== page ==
6 of 6 people found the following review helpful
A good read to help you find a prosperous path through the current financial crisis.,
This review is from: The Upside of the Downturn: Ten Management Strategies to Prevail in the Recession and Thrive in the Aftermath (Hardcover)
I took a scuba diving training course when I was a teenager so I could go diving with my brothers. Of the many helpful things I took away from that excellent course, one principle more than any of the others has found its way into every aspect of my life: "panic kills". The sudden economic changes we are going through now (and will continue to face over the coming months and years, despite rosy government predictions) too often cause us to react without careful thinking. We get the urge to do something! Anything! In order to get away from the catastrophe. But this kind of panic is exactly the wrong thing. Conversely, we can also get the urge to just sit down and wait to die. Also, a mistake and a more obvious one. But both are urges can be very strong and hard to override in order to do something more intelligent.
This book by Geoff Colvin can help you take a bit of time to rethink how you want to face this financial downturn. The Great Depression was awful for many families (including my parents' families), but for many others it created opportunities and many fortunes began during that crisis. This brief book shows you how to find a door opening instead of staring at the door that just slammed shut.
Colvin spends two chapters explaining how this downturn can present opportunities for you and your business and what the new global financial normal means. The ten principles mentioned in the subtitle are each given a chapter: 1) Reset your priorities, 2) Protect your people because they are a vital asset to your business, 3) Relationships are changing, so take charge of the change, 4) Take a fresh look at your business model - it might need to adapt to seize fresh opportunities, 5) Manage for Value, 6) Your customers have new problems so create new solutions to help them, 7) Don't panic and cut prices; have some courage, 8) Increase your operational discipline and get healthier faster, 9) Take a deeper look at all the risks your company faces, 10) Spend time on growing yourself.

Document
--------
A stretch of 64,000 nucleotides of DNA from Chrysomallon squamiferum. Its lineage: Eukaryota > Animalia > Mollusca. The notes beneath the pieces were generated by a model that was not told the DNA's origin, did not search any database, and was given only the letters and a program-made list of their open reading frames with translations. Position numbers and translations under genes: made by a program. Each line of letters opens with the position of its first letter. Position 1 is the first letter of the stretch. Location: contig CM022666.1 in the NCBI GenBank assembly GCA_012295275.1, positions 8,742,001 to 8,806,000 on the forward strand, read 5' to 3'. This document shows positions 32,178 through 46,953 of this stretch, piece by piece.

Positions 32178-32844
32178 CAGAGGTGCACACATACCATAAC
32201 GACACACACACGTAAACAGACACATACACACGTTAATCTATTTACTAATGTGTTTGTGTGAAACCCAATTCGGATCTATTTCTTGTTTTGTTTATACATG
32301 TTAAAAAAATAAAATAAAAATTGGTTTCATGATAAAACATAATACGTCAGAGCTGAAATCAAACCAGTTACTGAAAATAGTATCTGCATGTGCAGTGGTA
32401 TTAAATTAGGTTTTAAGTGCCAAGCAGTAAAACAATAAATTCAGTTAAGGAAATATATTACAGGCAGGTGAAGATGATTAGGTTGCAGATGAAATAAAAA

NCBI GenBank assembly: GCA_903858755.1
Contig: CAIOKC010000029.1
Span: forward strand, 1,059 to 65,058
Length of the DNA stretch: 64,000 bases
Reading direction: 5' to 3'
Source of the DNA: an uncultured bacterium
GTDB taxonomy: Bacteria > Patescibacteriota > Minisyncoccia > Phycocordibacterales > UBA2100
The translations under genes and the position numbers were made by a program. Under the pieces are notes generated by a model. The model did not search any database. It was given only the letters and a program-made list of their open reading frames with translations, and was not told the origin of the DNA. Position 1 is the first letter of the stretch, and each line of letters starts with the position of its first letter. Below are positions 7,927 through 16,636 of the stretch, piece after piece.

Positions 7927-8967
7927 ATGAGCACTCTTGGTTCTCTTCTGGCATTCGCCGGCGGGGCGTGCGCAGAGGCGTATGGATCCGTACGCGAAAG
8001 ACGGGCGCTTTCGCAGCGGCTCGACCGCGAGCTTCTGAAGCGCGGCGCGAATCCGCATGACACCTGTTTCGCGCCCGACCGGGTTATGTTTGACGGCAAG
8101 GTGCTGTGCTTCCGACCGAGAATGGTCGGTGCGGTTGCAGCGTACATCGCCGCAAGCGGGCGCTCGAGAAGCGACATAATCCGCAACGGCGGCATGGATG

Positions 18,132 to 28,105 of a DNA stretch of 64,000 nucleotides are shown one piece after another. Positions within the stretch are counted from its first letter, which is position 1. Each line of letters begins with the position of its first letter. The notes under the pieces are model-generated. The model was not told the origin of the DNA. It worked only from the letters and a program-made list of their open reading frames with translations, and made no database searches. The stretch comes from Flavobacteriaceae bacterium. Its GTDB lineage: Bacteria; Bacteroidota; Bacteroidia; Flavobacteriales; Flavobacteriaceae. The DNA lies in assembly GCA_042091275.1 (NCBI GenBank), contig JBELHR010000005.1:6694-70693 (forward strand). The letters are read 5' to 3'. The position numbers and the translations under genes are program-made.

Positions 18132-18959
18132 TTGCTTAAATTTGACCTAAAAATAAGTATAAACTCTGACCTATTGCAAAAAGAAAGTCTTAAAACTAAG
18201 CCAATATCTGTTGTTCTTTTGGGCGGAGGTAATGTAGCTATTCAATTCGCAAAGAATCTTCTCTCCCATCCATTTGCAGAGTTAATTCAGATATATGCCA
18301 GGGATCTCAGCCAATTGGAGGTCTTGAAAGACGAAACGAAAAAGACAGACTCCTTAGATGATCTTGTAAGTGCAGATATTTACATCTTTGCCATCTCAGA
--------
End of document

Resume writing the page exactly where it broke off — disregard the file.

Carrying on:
The last chapter talks about how you should operate in good times to be ready for the next sudden downturn.
Colvin has lots of helpful insights and good arguments for the principles he lays out. He uses examples from the real world to illustrate his points as well as his own persuasive arguments. Again, this isn't a big book or a major work of business philosophy. However, if recent events and your gaze into possible futures leaves you feeling anxious and queasy, this book might be just the kind of think to settle your stomach and help you think through your situation so you can get yourself pointed in a confident direction and begin moving forward again.
Reviewed by Craig Matteson, Ann Arbor, MI
The Upside of the Downturn: Ten Management Strategies to Prevail in the Recession and Thrive in the Aftermath(6 customer reviews)